Almost 300 more student beds for Grangegorman
Seven-storey development granted despite concerns of ‘over-concentration’ of students
A senior planning inspector said the provision of student accommodation accorded with the council’s policies and national policies. Photograph: Getty Images
Plans for a seven-storey apartment complex for almost 300 students beside the new DIT campus at Grangegorman, Dublin, have been approved by An Bord Pleanála despite concerns about an over-concentration of student housing in the area.
Investment fund NTM Capital has permission to redevelop the former Nolan Seafoods factory on Rathdown Road as a 289-bed complex, and create a link to a 444-bed student development which is already under construction on the North Circular Road.
The application was made directly to An Bord Pleanála under the new “fast-track” planning process for large housing developments. Under the Strategic Housing Development system applications for schemes of more than 100 homes, or blocks of 200 student bed spaces, are made directly to the board, bypassing the local authority decision phase.
However, the application was presented to Dublin City Councillors last November as part of the process.
A number of councillors raised concerns about the concentration of student accommodation in the area since DIT began moving students to Grangegorman in the last two years. They also queried whether the council should give consent for work to a public laneway serving the development.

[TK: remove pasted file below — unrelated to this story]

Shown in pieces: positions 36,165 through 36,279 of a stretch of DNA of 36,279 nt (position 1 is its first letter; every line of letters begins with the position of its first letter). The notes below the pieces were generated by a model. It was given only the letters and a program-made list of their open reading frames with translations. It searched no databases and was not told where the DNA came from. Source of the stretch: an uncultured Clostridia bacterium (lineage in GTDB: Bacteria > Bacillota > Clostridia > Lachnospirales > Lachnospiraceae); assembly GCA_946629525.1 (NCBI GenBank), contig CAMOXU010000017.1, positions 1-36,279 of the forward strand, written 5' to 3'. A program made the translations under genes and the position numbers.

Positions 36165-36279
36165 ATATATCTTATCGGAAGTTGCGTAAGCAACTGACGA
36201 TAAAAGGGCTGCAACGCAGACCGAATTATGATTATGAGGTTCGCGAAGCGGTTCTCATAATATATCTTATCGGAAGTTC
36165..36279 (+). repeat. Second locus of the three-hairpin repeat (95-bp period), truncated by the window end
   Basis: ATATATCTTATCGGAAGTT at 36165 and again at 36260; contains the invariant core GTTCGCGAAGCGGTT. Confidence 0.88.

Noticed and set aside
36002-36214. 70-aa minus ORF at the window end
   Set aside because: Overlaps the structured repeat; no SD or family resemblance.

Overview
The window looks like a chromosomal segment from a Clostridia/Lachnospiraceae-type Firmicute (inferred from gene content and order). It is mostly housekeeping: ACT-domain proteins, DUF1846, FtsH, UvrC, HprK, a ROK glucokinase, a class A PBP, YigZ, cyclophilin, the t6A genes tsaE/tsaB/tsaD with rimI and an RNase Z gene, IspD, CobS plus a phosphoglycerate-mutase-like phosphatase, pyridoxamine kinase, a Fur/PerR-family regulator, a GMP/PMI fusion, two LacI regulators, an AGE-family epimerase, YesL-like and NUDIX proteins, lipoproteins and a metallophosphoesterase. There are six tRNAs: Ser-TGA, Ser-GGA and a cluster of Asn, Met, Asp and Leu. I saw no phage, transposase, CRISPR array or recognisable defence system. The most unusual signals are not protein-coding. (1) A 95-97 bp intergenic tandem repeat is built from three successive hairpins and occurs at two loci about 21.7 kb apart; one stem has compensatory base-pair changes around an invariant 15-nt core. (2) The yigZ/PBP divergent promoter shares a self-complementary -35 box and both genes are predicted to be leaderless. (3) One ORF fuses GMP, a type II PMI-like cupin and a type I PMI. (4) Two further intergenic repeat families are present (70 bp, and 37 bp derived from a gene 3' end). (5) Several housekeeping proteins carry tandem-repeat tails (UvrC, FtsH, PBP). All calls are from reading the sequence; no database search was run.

In a subsequent submission to the board Fine Gael councillor Ray McAdam said the application represented over-development of the site and should be rejected.
“This area is suffering from an over-concentration of one type of development running counter to the principles of good planning. If granted there would be a total of 1,724 student bed spaces within 250m of the subject site, an area which has a population of 500.”
Letter of consent
Mr McAdam also raised concern that a letter of consent to use the public lane had been issued by the council management to the developer. “The use or disposal of this lane is a reserved function. It is premature for the council executive to submit its support for such a measure.”
A number of residents had also objected to the over-concentration of student housing in the area.
However, the board’s senior planning inspector, Joanna Kelly, said the provision of student accommodation accorded with the council’s policies and national policies. She said the development would increase the amount of student accommodation in a 1km area by 8 per cent. “I do not consider such to represent an over-concentration of student population.”
She said she noted concerns about the letter of consent to carry out work to the public laneway, but said it was not her view that the agreement of councillors was required for the letter to be issued.
A spokesman for the developer said the proposal to upgrade the lane had been included in the application at the suggestion of the council, and would be “paid for by the applicant and would be a planning benefit arising from the development”.